The Symptoms of Stress 101


stress

by Toni-Marie Ippolito

Stress is everywhere. And while a little stress is OK —and completely natural— a high level can wear you down and even affect your health both mentally and physically.

For some, managing stress can be tricky, especially if someone doesn’t recognize the signs or causes. Your stress level could be raised due to work pressure, an overload of schedules, challenging relationships, or a fear of physical harm. 

What Is Stress? 

Stress is the body’s reaction to harmful situations, whether real or perceived. When you feel threatened, a chemical reaction occurs in your body that allows you to act in a way to prevent injury. This reaction is known as “fight-or-flight,” or the stress response. 

A stressful event—whether it’s a fear of an animal, flying on a plane, fear of losing your job or getting reprimanded at work, or facing a physical form of danger—triggers a surge of hormones, including adrenaline and cortisol, that rages through the body causing heart rate increase, shortness of breath, muscle tightening, and high blood pressure. It is the body’s natural way to respond to “danger,” or what it perceives to be a “threatening situation.” But it is not meant to last. 

It generally takes time for the body to calm down after the stress response has been triggered.

One step to help recognize your suffering from high-stress levels is to identify the symptoms.

Some symptoms of the stress include:

• Becoming easily agitated or frustrated

• Feeling overwhelmed, like you are losing control or need to take control

• Racing thoughts and difficulty relaxing and quieting your mind

• Feeling bad about yourself (low self-esteem), lonely, depressed

• Low energy

• Headaches, stomach issues including diarrhea, constipation, and nausea

• Tense muscles

• Chest pain and rapid heartbeat

• Insomnia

• Clenched jaw and grinding teeth

• Constant worrying

• Forgetfulness and disorganization and an inability to focus

• Focusing on the negative 

How can supplements help? 

Stress consumes key vitamins and minerals. If you don’t replace them with the right foods and vitamins, anxiety and stress can worsen. While supplements aren’t meant to replace prescribed medication or other doctor-approved therapies, they can be helpful to maintain your symptoms. There are a few vitamins and supplements you can take to help you manage your stress symptoms. 

supplements

Vitamin B-complex 

B-complex supplements contain all the B Vitamins your body that is vital to a healthy nervous system. They may also help improve symptoms of anxiety and depression.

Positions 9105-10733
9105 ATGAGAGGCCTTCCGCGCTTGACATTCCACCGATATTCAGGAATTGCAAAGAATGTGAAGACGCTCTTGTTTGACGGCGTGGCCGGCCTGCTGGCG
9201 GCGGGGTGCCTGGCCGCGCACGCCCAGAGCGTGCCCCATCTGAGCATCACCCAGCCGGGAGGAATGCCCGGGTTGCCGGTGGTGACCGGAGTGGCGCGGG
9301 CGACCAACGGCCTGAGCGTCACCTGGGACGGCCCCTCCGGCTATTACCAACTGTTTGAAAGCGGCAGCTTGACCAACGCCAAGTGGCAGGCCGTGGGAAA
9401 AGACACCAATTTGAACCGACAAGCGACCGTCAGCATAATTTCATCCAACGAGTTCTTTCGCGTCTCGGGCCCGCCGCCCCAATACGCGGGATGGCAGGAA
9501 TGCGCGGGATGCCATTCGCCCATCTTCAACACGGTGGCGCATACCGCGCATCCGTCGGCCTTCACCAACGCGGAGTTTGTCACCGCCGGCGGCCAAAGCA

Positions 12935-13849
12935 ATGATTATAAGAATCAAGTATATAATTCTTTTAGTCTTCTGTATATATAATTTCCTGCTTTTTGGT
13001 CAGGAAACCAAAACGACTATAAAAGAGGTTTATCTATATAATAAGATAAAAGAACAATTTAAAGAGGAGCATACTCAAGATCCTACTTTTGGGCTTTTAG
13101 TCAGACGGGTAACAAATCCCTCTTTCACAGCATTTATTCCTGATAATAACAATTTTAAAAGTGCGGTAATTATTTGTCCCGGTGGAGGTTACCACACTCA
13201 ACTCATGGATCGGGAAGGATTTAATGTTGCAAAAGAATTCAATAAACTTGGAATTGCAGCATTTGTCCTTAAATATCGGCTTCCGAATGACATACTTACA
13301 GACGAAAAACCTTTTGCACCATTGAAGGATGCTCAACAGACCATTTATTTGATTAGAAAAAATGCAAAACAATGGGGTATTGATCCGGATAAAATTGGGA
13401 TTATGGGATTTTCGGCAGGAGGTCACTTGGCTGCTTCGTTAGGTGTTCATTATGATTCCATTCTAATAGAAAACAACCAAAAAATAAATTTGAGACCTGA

Vitamin A

Vitamin C is not just for the common cold; it’s also said to have a positive effect on mood and brain function. It’s also a versatile supplement that benefits heart disease, cancer, diabetes and Alzheimer’s.

Vitamin D 

he hormone cortisol, which is produced when your body is under stress, can block the calcitriol receptor, and the absorption of vitamin D as a result. Therefore, if your training is causing you stress or anxiety, it may prevent you from efficiently absorbing this essential vitamin.

he hormone cortisol, which is produced when your body is under stress, can block the calcitriol receptor, and the absorption of vitamin D as a result. Therefore, if your training is causing you stress or anxiety, it may prevent you from efficiently absorbing this essential vitamin.

The hormone cortisol, produced when your body is under stress, can block the calcitriol receptor, and the absorption of vitamin D as a result. Therefore, if your training is causing you stress or anxiety, it may prevent you from efficiently absorbing this essential vitamin.

Since the hormone cortisol is produced when under stress and blocks the absorption of Vitamin D, it’s necessary to help ensure you are getting enough of the vitamin in your diet.

Omega 3 – Fish Oil

In addition to supporting heart health, fish oil contains an omega-3 fatty acid called Eicosapentaenoic acid, which has been linked to mood. Omega-3s are the basic building blocks of the brain and nervous system, so taking fish oil helps maintain a healthy level of cognitive function.

omega

The hormone cortisol, which is produced when your body is under stress, can block the calcitriol receptor, and the absorption of vitamin D as a result. Therefore, if your training is causing you stress or anxiety, it may prevent you from efficiently absorbing this essential vitamin.



Source link

Leave a Comment